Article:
Paul Rudd as Ant-Man in Avengers: Endgame

(Image credit: Marvel Studios)

Time Passes Differently In The Quantum Realm

During the Ant-Man and the Wasp post-credits scene, Scott Lang was left trapped in the Quantum Realm after Hope, Janet and Hank (his way out) were turned to dust as part of Thanos’ master plan. And though everyone in the regular world spent the next five years in a state of shared grief trying to make sense of the Avengers’ failure to stop the Mad Titan, Scott revealed that to him, it was only five hours. 

See, time passes differently in the Quantum Realm than it does in our own universe. While the exact ratio is never fully explained, and it isn’t revealed if the different layers of the microverse experience time differently than others (like the way time worked in Christopher Nolan’s Interstellar or Inception), we do know that there are some major differences between the notion of time in our world than the one dominated by Kang the Conqueror. 

Chris Evans in Avengers: Endgame

(Image credit: Marvel Studios)

The Quantum Realm Can Be Accessed In A Variety Of Ways

There isn’t one exclusive way to reach the Quantum Realm, as various Marvel characters have used an assortment of ways to use the microverse in one way or another. The first method of shrinking down to free oneself to reach the infinite possibilities of the Quantum Realm was introduced in Ant-Man, when Scott Lang shrank down to subatomic size in order to sabotage Darren Cross’ (Corey Stoll) Yellowjacket suit (more on him in a bit) before disappearing into an even smaller scale. Though viewed as a death sentence, Scott helped prove that one could escape after returning to the regular-sized world.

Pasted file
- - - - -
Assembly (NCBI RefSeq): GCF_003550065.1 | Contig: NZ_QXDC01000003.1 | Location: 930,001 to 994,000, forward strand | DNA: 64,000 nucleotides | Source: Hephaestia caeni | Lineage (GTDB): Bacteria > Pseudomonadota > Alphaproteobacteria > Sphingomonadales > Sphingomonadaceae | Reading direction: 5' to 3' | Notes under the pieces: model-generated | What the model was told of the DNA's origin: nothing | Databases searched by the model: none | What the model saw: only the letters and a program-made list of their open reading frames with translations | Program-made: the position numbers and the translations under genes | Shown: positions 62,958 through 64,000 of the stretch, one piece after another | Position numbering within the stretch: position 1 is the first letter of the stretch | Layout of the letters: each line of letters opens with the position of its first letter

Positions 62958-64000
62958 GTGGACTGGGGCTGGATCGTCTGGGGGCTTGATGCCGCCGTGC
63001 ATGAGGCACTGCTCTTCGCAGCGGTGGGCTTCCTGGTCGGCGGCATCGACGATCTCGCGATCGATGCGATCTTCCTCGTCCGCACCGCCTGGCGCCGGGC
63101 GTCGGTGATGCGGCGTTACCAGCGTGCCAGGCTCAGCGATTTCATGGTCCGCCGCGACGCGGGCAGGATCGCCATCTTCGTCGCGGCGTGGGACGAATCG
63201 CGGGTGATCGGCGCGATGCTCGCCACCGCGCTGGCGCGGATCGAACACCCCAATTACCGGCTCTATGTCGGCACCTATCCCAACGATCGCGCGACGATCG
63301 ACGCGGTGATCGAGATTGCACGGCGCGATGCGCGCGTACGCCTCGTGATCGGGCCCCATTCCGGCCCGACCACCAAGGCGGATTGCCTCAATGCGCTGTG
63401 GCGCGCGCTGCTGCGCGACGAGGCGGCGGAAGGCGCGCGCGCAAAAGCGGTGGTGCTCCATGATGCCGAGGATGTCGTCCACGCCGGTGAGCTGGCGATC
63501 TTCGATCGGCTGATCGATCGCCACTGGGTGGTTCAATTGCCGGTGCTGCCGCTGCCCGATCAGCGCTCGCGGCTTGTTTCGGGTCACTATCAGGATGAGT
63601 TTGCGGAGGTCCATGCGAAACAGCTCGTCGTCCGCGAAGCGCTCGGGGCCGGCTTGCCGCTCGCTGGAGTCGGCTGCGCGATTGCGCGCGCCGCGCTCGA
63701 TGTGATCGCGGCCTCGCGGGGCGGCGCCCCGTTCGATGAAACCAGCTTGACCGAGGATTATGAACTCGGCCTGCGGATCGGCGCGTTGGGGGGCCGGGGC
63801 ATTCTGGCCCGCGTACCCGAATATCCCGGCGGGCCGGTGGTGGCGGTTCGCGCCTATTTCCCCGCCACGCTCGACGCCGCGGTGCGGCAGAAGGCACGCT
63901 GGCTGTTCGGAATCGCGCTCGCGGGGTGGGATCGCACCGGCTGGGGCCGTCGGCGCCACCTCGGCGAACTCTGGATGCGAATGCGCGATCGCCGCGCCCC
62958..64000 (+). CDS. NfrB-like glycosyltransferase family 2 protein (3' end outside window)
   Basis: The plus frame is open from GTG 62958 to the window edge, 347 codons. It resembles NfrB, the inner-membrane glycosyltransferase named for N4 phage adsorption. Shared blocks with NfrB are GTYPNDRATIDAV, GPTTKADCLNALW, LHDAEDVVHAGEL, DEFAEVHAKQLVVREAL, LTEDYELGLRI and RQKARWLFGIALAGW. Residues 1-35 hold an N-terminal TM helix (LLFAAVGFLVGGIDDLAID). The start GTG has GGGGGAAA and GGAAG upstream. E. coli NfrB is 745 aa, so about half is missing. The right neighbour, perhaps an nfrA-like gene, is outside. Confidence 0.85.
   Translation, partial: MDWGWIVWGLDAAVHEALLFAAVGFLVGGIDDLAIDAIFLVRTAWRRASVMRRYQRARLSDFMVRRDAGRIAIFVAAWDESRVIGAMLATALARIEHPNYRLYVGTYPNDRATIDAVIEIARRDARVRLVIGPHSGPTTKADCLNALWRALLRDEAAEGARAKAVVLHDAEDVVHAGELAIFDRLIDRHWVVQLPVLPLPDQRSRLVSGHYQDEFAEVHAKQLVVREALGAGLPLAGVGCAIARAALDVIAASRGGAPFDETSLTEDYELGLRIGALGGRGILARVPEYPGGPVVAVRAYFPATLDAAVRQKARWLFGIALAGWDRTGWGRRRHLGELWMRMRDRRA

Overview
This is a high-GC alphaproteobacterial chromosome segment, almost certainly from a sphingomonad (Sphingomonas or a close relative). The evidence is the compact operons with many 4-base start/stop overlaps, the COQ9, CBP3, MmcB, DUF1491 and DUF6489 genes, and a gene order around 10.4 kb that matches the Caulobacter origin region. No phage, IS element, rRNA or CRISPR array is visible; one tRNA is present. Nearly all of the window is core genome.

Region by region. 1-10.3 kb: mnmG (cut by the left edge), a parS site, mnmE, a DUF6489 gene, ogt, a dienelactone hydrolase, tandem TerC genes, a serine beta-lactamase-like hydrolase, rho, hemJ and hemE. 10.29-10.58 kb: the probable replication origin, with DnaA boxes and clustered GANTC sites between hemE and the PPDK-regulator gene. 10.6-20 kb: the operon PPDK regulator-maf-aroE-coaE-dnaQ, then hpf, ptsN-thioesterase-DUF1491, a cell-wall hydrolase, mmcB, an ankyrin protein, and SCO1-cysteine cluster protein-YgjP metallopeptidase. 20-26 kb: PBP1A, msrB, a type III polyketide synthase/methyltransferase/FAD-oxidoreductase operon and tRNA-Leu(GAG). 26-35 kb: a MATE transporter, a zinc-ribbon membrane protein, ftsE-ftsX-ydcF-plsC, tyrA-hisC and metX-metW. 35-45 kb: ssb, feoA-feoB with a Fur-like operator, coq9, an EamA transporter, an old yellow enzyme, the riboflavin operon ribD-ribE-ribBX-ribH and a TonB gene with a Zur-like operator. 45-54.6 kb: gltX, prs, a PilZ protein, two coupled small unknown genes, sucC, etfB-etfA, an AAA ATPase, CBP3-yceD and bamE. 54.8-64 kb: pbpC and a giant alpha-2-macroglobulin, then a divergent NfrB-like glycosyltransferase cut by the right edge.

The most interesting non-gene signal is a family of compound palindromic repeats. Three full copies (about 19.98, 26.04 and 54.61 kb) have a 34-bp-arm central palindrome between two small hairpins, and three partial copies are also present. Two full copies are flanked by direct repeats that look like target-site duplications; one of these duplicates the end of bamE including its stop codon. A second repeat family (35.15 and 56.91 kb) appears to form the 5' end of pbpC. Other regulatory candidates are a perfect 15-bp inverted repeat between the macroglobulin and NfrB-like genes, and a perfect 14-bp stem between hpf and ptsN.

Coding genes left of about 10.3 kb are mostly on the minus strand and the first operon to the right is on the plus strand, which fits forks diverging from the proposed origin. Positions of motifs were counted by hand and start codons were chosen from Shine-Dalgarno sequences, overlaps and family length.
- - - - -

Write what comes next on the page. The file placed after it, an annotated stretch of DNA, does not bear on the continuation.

All The MCU Movies That Feature The Quantum Realm

Paul Rudd, Kathryn Newton, and Evangeline Lilly costumed and ready for action in the Quantum Realm in Ant-Man and The Wasp: Quantumania.

(Image credit: Marvel Studios)

Ant-Man (2015)
Doctor Strange (2016)
Ant-Man and the Wasp (2018)
Avengers: Endgame (2019)
Ant-Man and the Wasp: Quantumania (2023)